The PJ34 inhibitor is a water-soluble phenanthridinone derivative originally synthesized to target PARP [18]. PJ34 is a well-characterized compound with several in vitro and in vivo studies performed to date on the protective attributes of this inhibitor in PARP-related systems. Some examples of in vitro systems involving PJ34 include the ability of the phenanthridinone to suppress the production of pro-inflammatory cytokines and chemokines in immunostimulated macrophages and to provide protection for murine thymocytes exposed to cytotoxic oxidants [36]. The protective benefits of PJ34 in vivo systems involving PARP hyperstimulation include stroke [18], ischaemia caused by heart transplantation [40], diabetic endothelial dysfunction [35] and heart-related conditions induced by side effects caused by cytotoxic drugs [41].

PJ34 is also a potent inhibitor of the catalytic domain of ETA with a low IC50 value of 280 nM (Table 2). Subsequently, the mechanism of inhibition by PJ34 was further characterized and shown to follow the competitive model of inhibition possessing a Ki value of 140 nM (Figures 2A and and2B).2B). It is not surprising that PJ34 is a competitive inhibitor since its structure was designed to mimic the nicotinamide moiety of NAD+ and, therefore, would be expected to compete for the nicotinamide-binding pocket within ETA. The KD [820 nM (Figure 2C)] and the Ki values are not equal despite both constants representing essentially the same equilibrium. However, the binding affinity of PJ34 to the toxin (KD) was measured in the absence of the eEF2 substrate, hence, the possibility exists that when eEF2 binds to the toxin a conformation is induced that increases the binding affinity of PJ34 for the toxin as represented by the lower Ki compared with the KD value.

This is the first report of an X-ray crystal structure of an inhibitor with a mono-ADPRT enzyme. The inhibitor (PJ34) was clearly bound within the active site of ETA and the structure was solved to 2.1 Å resolution. Previously, structures of the PARP enzyme co-crystallized with inhibitors [14,21,22] served as models to deduce how an inhibitor may interact within the active site of the diphthamide-specific mono-ADPRTs, including ETA and DT. The catalytic domain of ETA shows significant common functional and structural properties with DT (the only other known member of the diphthamide-specific mono-ADPRT enzyme subclass) and with the PARPs. The PE24H–PJ34 structure herein confirms that the amide of the benzamino group, designed to mimic nicotinamide, hydrogen bonds with the main chain of Gly-441 (Figure 3D) as was seen when the NAD+ analogue, β-TAD, was co-crystallized with ETA [8]. These hydrogen bonds are analogous to Gly-22 in DT and Gly-863 in PARP. In the PARP family, an additional hydrogen bond exists between Ser-904 and the lactam carbonyl moiety; however, in both ETA and DT this position is substituted with an alanine residue. This offers a point of discrimination between the poly-ADPRTs and the diphthamide-specific mono-ADPRTs. In addition, PARP was previously crystallized with two tricyclic compounds that both contained a non-planar seven-membered lactam ring; it was postulated that this more flexible conformation allowed the ligand to position closer to those residues involved in these critical hydrogen bonds [22]. However, our inhibition data in the present study suggest that lack of planarity for the core hetero-ring system decreases the inhibition potency of a compound. The hydrophobic nicotinamide-binding pocket for ETA (Figure 3B) may be more selective regarding the size and shape of compounds that it can accommodate compared with the PARP enzymes. PJ34, a planar compound, is sandwiched between the parallel walls of the non-polar, nicotinamide-binding pocket (Figure 3B). Although the important catalytic residues are conserved between ETA and PARP, the walls of this pocket may possess subtle differences probably due to the non-conserved residues, resulting in nicotinamide-binding pockets with selective preferences that act as filters for inhibitor compounds. Therefore, the PARP active site cleft may be more accommodating than ETA to non-planar, more flexible ligands, whereas the nicotinamide-binding pocket of ETA is more stringent and requires ligands with structures that possess a higher degree of planar character.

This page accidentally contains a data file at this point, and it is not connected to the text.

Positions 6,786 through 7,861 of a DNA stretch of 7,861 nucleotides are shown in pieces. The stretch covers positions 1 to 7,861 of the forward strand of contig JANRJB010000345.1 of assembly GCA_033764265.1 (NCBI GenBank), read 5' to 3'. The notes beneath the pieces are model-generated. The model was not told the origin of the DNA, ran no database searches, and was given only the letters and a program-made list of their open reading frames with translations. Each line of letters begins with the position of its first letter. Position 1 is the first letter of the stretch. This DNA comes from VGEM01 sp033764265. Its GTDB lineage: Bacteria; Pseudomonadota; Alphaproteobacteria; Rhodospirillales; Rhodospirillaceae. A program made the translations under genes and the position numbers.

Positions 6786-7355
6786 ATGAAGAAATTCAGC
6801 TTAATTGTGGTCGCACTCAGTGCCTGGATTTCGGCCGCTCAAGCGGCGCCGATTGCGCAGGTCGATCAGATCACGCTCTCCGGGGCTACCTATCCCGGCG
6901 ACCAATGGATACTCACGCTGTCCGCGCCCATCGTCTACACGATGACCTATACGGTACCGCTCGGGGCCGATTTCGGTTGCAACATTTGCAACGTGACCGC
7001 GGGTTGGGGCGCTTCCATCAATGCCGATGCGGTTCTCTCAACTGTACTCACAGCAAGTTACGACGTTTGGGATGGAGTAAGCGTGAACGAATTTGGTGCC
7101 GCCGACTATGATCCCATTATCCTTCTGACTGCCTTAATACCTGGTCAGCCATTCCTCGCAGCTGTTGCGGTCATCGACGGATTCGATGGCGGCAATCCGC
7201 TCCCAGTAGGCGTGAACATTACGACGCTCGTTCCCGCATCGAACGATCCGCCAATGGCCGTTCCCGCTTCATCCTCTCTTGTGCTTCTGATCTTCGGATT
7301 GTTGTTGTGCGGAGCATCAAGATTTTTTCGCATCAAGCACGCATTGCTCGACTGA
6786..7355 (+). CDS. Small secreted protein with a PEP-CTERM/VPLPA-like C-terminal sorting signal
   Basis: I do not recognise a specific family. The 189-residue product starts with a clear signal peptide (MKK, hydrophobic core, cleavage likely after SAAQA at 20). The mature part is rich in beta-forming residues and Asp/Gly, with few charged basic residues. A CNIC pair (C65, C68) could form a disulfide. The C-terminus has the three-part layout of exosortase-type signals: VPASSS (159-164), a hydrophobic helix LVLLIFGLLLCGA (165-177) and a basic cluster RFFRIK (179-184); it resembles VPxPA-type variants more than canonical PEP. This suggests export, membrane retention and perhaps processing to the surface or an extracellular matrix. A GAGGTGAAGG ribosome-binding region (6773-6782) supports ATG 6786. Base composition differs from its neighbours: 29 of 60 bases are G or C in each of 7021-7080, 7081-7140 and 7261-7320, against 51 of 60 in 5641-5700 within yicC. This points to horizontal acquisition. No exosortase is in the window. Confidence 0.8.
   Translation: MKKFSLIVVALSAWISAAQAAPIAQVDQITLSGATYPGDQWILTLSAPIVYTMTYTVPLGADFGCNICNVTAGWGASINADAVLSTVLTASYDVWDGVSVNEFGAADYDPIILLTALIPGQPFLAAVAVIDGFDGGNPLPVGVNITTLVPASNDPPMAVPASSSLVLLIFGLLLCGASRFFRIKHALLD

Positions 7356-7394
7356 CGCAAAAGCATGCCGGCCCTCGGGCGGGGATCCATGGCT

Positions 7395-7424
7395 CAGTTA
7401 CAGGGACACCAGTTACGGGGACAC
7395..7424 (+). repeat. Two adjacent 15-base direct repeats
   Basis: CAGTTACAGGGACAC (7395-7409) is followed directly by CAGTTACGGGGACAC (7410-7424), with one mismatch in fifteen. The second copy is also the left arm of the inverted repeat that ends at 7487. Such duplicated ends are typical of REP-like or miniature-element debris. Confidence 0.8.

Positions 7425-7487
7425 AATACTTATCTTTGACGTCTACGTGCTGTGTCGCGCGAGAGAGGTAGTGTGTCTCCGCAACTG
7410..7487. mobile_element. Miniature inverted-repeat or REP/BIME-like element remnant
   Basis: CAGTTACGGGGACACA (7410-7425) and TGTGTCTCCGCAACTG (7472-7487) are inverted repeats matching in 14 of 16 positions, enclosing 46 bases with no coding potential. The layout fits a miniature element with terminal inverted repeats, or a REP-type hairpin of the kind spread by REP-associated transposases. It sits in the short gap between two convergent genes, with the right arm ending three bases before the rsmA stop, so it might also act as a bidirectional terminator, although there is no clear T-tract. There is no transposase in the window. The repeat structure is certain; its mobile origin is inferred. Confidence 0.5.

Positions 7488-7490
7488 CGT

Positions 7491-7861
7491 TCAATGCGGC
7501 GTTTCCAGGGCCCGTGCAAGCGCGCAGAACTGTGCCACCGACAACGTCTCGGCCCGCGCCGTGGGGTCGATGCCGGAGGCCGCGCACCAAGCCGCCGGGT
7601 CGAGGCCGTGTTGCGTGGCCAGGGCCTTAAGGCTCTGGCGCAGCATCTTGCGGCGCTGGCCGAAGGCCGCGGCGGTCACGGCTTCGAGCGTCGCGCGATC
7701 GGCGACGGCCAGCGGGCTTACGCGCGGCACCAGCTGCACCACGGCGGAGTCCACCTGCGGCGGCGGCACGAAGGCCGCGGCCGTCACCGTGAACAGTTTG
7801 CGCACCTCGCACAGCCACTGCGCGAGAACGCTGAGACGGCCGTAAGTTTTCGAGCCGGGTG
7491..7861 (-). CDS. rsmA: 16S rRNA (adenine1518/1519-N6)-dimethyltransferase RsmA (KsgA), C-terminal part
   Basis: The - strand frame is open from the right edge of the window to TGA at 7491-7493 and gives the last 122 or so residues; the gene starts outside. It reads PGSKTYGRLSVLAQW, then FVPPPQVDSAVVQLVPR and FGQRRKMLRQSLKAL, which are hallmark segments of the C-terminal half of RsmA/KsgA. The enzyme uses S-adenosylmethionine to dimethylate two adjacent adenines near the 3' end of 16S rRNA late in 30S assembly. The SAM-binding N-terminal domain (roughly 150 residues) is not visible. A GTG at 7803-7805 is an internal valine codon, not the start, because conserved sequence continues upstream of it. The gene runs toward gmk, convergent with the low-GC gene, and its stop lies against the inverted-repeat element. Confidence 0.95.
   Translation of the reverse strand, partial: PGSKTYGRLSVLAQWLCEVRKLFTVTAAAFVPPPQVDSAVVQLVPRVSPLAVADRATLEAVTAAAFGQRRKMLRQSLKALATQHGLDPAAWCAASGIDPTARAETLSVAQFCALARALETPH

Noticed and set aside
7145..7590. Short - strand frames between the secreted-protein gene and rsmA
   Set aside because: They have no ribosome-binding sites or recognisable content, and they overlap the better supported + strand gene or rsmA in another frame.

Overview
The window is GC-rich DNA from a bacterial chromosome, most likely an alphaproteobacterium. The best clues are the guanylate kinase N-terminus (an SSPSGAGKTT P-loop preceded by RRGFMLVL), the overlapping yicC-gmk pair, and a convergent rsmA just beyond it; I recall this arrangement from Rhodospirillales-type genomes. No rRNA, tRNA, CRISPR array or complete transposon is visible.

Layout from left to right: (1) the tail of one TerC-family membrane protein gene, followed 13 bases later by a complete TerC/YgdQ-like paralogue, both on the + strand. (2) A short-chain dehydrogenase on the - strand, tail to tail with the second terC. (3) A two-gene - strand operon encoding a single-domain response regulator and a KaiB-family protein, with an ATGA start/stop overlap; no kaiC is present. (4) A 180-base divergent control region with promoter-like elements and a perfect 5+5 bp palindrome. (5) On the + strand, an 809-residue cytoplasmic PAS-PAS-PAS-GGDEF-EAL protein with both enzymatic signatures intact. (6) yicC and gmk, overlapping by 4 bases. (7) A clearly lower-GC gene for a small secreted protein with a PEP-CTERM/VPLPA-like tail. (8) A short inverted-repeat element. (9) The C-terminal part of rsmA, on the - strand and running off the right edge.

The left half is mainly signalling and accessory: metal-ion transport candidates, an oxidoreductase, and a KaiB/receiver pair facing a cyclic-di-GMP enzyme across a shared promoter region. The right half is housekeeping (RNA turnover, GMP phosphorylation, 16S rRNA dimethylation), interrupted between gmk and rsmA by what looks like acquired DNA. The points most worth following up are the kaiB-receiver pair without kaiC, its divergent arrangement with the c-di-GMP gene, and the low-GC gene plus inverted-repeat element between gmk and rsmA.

The X-ray structure of PE24H in complex with PJ34 is highly homologous with the previous structure in complex with the NAD+ analogue, β-TAD, with only slightly observable differences between their backbone structures. The catalytic residues within the nicotinamide-binding pocket are similarly positioned in both structures (Figure 4A). The exception is Tyr-470, which is rotated away from the planar ring system of PJ34 reducing the π–π stacking interactions seen when β-TAD is bound. The locked amide of the hetero-ring system of PJ34 and the amide substituent on the thiazole group of β-TAD are positioned similarly within the active site, thus allowing the hydrogen bonds with the main chain of Gly-441 to mate.